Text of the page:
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Laurent Vroonen, Marie-Lise Jaffrain-Rea, Patrick Petrossians, Gianluca Tamagno, Philippe Chanson, Lucio Vilar, Françoise Borson-Chazot, Luciana A Naves, Thierry Brue, Blandine Gatta, Brigitte Delemer, Enrica Ciccarelli, Paolo Beck-Peccoz, Philippe Caron, Adrian F Daly and Albert Beckers


Dopamine agonist resistance in prolactinoma is an infrequent phenomenon. Doses of cabergoline (CAB) of up to 2.0 mg/week are usually effective in controlling prolactin (PRL) secretion and reducing tumor size in prolactinomas. The clinical presentation, management, and outcome of patients that are not well controlled by such commonly used doses of CAB-resistant patients are poorly understood.

Design and methods

A multicenter retrospective study was designed to collect a large series of resistant prolactinoma patients, defined by uncontrolled hyperprolactinemia on CAB ≥2.0 mg weekly.


Ninety-two patients (50 F, 42 M) were analyzed. At diagnosis, most had macroprolactinomas (82.6%); males were significantly older than females (P=0.0003) and presented with a more aggressive disease. A genetic basis was identified in 12 patients. Thirty-six patients (39.1%) received only medical therapy, most underwent surgery (60.9%, including multiple interventions in 10.9%), and 14.1% received postoperative radiotherapy. Eight patients developed late CAB resistance (8.7%). The median maximal weekly dose of CAB (CABmax/w) was 3.5 mg (2.0–10.5). Despite a higher CABmax/w in patients treated with multimodal therapy (P=0.003 vs exclusive pharmacological treatment), a debulking effect of surgery was shown in 14 patients, with a higher rate of PRL control (P=0.006) and a significant reduction in CABmax/w (P=0.001) postoperatively. At last follow-up (median 88 months), PRL normalization and tumor disappearance were achieved in 28 and 19.9% of the patients respectively, with no significant sex-related difference observed in CABmax/w or disease control. Mortality was 4.8%, with four patients developing aggressive tumors (4.3%) and three a pituitary carcinoma (3.3%).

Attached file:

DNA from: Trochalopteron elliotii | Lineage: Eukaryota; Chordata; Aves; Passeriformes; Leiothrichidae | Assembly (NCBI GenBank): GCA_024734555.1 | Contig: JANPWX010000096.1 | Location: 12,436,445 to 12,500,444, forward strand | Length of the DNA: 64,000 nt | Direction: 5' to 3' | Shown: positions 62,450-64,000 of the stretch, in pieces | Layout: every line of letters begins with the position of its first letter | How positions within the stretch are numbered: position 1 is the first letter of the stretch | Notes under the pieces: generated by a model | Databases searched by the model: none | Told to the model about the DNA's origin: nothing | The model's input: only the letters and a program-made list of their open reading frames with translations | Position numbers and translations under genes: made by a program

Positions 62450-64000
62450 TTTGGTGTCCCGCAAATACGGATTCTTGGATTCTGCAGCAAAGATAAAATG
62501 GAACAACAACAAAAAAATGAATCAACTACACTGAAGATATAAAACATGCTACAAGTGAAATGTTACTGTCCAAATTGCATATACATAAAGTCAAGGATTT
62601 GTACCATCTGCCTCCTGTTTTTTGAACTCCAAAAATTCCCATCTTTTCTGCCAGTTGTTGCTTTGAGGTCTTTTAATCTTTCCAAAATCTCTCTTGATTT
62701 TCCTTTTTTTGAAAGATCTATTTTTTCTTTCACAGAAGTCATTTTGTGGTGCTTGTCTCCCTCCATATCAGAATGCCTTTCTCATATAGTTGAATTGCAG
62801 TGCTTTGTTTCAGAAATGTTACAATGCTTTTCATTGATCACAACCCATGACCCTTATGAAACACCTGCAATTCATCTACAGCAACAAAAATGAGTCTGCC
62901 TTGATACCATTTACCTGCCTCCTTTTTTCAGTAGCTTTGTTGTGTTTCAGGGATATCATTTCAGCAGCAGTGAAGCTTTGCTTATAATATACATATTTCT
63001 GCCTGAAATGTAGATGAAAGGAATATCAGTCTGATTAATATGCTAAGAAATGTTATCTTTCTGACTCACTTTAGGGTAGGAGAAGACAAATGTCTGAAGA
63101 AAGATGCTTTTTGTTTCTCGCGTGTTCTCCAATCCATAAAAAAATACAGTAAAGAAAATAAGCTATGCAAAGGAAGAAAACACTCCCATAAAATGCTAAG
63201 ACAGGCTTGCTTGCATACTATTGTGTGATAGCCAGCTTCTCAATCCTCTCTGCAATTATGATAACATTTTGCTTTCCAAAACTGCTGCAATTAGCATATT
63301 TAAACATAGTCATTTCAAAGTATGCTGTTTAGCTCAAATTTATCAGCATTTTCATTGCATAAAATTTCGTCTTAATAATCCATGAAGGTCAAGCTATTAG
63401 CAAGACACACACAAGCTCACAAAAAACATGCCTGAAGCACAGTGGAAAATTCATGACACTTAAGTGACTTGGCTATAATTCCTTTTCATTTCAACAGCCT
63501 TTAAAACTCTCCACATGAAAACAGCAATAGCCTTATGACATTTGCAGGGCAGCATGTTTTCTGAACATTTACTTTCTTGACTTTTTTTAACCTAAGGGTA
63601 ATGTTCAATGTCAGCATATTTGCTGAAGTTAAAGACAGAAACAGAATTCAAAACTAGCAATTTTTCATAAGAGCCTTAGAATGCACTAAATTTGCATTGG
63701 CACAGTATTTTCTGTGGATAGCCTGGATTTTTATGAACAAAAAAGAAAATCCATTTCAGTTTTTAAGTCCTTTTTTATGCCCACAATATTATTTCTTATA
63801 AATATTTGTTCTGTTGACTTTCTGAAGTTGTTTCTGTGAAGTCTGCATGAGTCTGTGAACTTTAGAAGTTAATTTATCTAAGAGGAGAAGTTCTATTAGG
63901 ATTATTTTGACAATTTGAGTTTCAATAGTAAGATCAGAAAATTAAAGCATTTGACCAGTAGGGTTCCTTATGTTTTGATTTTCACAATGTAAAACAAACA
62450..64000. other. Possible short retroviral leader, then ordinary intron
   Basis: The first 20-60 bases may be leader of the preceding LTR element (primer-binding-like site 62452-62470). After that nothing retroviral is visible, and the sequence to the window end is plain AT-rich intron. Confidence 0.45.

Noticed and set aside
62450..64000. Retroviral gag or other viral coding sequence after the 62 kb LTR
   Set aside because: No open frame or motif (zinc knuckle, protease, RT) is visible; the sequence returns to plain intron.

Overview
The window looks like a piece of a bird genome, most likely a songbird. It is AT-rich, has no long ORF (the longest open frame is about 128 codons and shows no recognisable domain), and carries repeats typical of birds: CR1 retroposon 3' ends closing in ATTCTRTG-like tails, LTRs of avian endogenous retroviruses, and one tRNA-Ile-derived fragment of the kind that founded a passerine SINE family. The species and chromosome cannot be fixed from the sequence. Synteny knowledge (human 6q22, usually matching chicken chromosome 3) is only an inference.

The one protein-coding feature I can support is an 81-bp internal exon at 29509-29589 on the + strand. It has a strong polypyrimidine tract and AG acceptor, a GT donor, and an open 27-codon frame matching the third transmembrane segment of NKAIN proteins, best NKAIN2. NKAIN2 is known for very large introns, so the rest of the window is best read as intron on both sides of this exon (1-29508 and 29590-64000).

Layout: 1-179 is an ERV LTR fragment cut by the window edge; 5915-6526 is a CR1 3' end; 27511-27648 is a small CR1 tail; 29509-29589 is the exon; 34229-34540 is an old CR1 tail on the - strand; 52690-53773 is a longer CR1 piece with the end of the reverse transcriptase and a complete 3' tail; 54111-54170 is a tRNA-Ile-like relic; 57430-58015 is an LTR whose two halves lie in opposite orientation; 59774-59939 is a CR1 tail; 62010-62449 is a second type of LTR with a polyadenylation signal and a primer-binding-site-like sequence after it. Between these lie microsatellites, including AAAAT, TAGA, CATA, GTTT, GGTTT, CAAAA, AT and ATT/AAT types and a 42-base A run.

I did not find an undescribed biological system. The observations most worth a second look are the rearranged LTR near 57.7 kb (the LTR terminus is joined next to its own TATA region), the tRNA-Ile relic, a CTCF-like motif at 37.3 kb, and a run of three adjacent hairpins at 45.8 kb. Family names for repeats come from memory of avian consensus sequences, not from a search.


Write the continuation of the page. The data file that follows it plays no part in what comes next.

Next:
CAB-resistant prolactinomas remain a serious concern. Surgical debulking, newer therapeutic strategies, and early diagnosis of genetic forms could help to improve their outcome.